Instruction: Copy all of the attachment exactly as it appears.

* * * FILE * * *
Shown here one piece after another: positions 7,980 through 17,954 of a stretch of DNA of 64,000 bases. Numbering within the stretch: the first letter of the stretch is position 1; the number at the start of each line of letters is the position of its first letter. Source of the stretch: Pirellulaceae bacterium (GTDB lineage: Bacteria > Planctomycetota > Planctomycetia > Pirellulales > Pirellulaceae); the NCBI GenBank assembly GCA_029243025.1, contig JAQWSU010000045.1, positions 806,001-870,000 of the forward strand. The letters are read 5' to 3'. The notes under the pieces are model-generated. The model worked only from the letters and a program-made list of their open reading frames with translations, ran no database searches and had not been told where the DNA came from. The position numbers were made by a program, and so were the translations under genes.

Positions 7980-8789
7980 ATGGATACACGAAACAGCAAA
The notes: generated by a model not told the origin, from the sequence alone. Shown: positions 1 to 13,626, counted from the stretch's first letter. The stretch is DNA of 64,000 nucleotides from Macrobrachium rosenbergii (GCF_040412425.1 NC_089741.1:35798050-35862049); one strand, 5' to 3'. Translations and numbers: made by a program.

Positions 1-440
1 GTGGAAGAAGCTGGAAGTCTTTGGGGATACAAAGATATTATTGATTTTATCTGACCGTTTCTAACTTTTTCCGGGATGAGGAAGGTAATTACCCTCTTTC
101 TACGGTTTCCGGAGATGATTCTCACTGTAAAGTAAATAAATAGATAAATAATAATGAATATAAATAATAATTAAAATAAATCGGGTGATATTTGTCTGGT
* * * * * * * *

Shown here one piece after another: positions 7,980 through 17,954 of a stretch of DNA of 64,000 bases. Numbering within the stretch: the first letter of the stretch is position 1; the number at the start of each line of letters is the position of its first letter. Source of the stretch: Pirellulaceae bacterium (GTDB lineage: Bacteria > Planctomycetota > Planctomycetia > Pirellulales > Pirellulaceae); the NCBI GenBank assembly GCA_029243025.1, contig JAQWSU010000045.1, positions 806,001-870,000 of the forward strand. The letters are read 5' to 3'. The notes under the pieces are model-generated. The model worked only from the letters and a program-made list of their open reading frames with translations, ran no database searches and had not been told where the DNA came from. The position numbers were made by a program, and so were the translations under genes.

Positions 7980-8789
7980 ATGGATACACGAAACAGCAAA
The notes: generated by a model not told the origin, from the sequence alone. Shown: positions 1 to 13,626, counted from the stretch's first letter. The stretch is DNA of 64,000 nucleotides from Macrobrachium rosenbergii (GCF_040412425.1 NC_089741.1:35798050-35862049); one strand, 5' to 3'. Translations and numbers: made by a program.

Positions 1-440
1 GTGGAAGAAGCTGGAAGTCTTTGGGGATACAAAGATATTATTGATTTTATCTGACCGTTTCTAACTTTTTCCGGGATGAGGAAGGTAATTACCCTCTTTC
101 TACGGTTTCCGGAGATGATTCTCACTGTAAAGTAAATAAATAGATAAATAATAATGAATATAAATAATAATTAAAATAAATCGGGTGATATTTGTCTGGT